An Introduction To Behaviorism

Part Of: Neuroeconomics sequence
Content Summary: 1100 words, 11 min read

Historical Context

William Jaynes (1842-1910), the “father of American psychology”, was also a world-renowned philosopher, who together with CS Peirce and John Dewey, founded the philosophical school of pragmatism. This illustrates that, in the early days psychology (along with many other sciences) was more closely interwoven with philosophy.

This connection can be seen into the 1930s, when two related movements conquered the intellectual zeitgeist. In analytic philosophy, logical positivism from the Vienna Circle quickly gained traction. Logical positivism partitioned language into two components: synthetic (“this leaf is green”) and analytic statements (“all men are bachelors”). Further, it relied on the verification principle, that concepts are only meaningful by virtue of the operations used to measure them.

Concurrently, BF Skinner inaugurated the research tradition of behaviorism, which focused on relationships between Stimulus and Response (SR associations). Influenced by positivism, Skinner also promoted radical behaviorism, which insisted that talk about subjective experience, and all mental phenomena, had no meaning.

In 1951, Quine penned his Two Dogmas of Empiricism, which marked the death knell of logical positivism. And in 1967, Noam Chomsky wrote his Review Of Skinner’s Verbal Behavior, a devastating takedown of radical behaviorism. Chomsky helped usher in the cognitive revolution, with its key metaphor of brain as computer. Importantly, just as we can inspect the inner workings of a computer, we can also hope to learn about events that transpire between our ears.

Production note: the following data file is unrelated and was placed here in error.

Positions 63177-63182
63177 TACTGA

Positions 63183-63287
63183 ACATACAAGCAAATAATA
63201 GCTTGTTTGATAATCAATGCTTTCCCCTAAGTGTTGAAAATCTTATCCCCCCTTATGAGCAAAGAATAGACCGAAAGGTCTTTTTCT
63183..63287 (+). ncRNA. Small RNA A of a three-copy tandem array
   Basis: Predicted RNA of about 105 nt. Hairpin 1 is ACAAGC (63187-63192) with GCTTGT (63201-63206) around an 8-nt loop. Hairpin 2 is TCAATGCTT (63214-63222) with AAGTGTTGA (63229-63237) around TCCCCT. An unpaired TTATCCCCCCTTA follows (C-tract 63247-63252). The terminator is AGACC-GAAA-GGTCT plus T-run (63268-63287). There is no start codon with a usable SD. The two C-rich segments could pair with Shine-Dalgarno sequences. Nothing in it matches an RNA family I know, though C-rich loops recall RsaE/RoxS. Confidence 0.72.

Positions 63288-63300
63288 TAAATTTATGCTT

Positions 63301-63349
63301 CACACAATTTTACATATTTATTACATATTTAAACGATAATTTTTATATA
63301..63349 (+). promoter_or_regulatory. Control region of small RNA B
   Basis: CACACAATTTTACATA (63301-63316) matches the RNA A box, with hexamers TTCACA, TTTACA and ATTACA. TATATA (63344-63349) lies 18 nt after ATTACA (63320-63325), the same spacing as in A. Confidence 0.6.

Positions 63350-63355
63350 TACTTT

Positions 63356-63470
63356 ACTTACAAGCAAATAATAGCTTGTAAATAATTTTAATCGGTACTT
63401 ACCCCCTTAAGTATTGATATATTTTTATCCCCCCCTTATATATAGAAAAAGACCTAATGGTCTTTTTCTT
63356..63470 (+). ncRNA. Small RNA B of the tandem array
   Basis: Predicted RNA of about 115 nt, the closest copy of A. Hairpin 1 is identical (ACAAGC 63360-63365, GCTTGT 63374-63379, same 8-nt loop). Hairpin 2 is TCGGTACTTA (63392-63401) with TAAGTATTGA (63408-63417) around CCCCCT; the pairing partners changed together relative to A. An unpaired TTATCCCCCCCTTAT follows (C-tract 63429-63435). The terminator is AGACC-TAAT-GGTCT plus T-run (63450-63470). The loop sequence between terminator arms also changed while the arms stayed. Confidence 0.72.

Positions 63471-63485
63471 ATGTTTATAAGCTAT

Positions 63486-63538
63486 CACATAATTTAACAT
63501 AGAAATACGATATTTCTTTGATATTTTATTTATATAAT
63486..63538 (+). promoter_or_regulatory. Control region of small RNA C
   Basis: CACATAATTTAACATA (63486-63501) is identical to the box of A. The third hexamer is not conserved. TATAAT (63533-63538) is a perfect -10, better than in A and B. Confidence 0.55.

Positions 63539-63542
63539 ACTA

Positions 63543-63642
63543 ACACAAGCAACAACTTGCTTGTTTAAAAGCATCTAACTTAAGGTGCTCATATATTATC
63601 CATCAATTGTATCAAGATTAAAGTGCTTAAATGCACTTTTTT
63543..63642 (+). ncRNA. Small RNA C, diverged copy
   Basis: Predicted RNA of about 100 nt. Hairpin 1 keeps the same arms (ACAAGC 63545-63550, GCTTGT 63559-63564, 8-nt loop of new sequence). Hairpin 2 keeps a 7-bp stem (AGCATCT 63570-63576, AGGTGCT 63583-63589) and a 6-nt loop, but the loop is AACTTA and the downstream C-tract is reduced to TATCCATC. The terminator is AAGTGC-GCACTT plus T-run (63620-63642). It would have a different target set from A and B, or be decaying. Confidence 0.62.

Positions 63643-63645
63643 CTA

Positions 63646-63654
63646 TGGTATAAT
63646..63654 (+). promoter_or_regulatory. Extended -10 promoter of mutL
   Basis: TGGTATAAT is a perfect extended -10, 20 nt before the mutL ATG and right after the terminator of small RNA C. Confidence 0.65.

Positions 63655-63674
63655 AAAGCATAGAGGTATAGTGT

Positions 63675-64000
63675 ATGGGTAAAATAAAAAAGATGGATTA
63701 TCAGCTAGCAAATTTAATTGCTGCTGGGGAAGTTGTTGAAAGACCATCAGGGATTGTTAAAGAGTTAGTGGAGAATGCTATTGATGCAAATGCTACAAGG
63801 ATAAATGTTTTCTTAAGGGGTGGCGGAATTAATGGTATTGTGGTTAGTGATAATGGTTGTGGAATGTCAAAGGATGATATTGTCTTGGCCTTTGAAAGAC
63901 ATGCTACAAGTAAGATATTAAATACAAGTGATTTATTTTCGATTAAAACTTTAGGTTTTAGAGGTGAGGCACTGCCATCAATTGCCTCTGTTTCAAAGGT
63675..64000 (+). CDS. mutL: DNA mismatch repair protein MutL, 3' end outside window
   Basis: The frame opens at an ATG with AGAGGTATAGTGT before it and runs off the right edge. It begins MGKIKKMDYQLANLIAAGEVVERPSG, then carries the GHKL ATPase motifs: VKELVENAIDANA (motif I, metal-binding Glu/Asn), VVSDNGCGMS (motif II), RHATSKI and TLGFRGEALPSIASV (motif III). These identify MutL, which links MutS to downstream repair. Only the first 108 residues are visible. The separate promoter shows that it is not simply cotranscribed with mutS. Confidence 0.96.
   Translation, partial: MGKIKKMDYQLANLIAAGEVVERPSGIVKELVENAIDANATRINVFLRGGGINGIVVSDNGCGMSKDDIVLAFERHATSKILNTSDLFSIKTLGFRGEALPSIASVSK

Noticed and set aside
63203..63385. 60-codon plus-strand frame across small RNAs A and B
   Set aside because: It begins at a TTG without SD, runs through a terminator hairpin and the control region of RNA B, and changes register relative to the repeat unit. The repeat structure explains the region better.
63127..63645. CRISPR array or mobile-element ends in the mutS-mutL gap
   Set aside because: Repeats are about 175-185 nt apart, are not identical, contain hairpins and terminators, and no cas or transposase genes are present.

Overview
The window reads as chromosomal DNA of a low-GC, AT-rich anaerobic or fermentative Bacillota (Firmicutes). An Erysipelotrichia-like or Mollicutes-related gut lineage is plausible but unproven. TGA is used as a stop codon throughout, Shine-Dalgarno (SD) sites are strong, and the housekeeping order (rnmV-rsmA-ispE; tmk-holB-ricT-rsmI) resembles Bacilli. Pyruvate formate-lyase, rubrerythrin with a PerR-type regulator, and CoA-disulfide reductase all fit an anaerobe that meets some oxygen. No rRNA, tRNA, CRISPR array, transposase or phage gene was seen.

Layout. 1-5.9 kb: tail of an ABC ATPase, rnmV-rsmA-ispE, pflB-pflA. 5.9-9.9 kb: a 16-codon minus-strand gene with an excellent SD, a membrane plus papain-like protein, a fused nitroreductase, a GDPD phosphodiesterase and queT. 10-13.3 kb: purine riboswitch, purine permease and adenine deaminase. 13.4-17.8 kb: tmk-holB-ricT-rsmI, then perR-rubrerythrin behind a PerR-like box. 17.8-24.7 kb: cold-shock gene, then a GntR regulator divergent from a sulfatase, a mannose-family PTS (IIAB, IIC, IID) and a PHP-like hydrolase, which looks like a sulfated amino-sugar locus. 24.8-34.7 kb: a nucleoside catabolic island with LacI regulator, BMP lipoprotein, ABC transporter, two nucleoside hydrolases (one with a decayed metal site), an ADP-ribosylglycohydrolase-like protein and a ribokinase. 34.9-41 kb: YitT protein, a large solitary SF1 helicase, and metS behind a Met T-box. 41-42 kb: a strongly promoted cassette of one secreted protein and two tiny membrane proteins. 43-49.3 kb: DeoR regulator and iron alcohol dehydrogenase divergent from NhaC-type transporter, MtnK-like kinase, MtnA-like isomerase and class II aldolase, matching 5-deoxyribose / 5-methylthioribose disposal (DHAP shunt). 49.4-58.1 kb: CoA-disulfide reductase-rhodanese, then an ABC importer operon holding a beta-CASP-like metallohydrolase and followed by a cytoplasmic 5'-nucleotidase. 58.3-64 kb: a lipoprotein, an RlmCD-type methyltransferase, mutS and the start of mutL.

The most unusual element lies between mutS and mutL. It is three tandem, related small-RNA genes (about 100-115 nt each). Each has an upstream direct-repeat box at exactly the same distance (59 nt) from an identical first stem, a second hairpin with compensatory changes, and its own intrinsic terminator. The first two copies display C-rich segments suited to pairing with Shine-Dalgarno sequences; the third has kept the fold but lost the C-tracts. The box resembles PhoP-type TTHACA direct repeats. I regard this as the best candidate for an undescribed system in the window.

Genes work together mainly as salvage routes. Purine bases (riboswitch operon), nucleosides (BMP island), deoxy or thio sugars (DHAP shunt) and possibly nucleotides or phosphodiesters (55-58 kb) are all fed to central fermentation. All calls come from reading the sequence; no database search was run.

I disagree with the philosophy of radical behaviorism. But the empirical results of behaviorism persist, and demand explanation. So today, let’s explore what this research programme learned some sixty years ago.

Classical Conditioning

The most important result from behaviorist experiments is conditioning, a robust form of associative learning. It comes in two flavors:

  1. Classical conditioning is about learning in behavior-irrelevant situations (where e.g., a rat’s behavior doesn’t affect foot shock).
  2. Instrumental conditioning is about learning in behavior-relevant situations (where e.g., a rat’s behavior affects foot shock).

To illustrate the former, let’s turn to a famous experiment by Pavlov. Some behaviors seem innate: you don’t need to teach a rat to dislike pain, and you don’t need to teach a dog to salivate when presented with food. Call these innate associations unconditioned stimulus US and unconditioned response UR. In contrast, neutral stimuli fail to elicit meaningful behavior.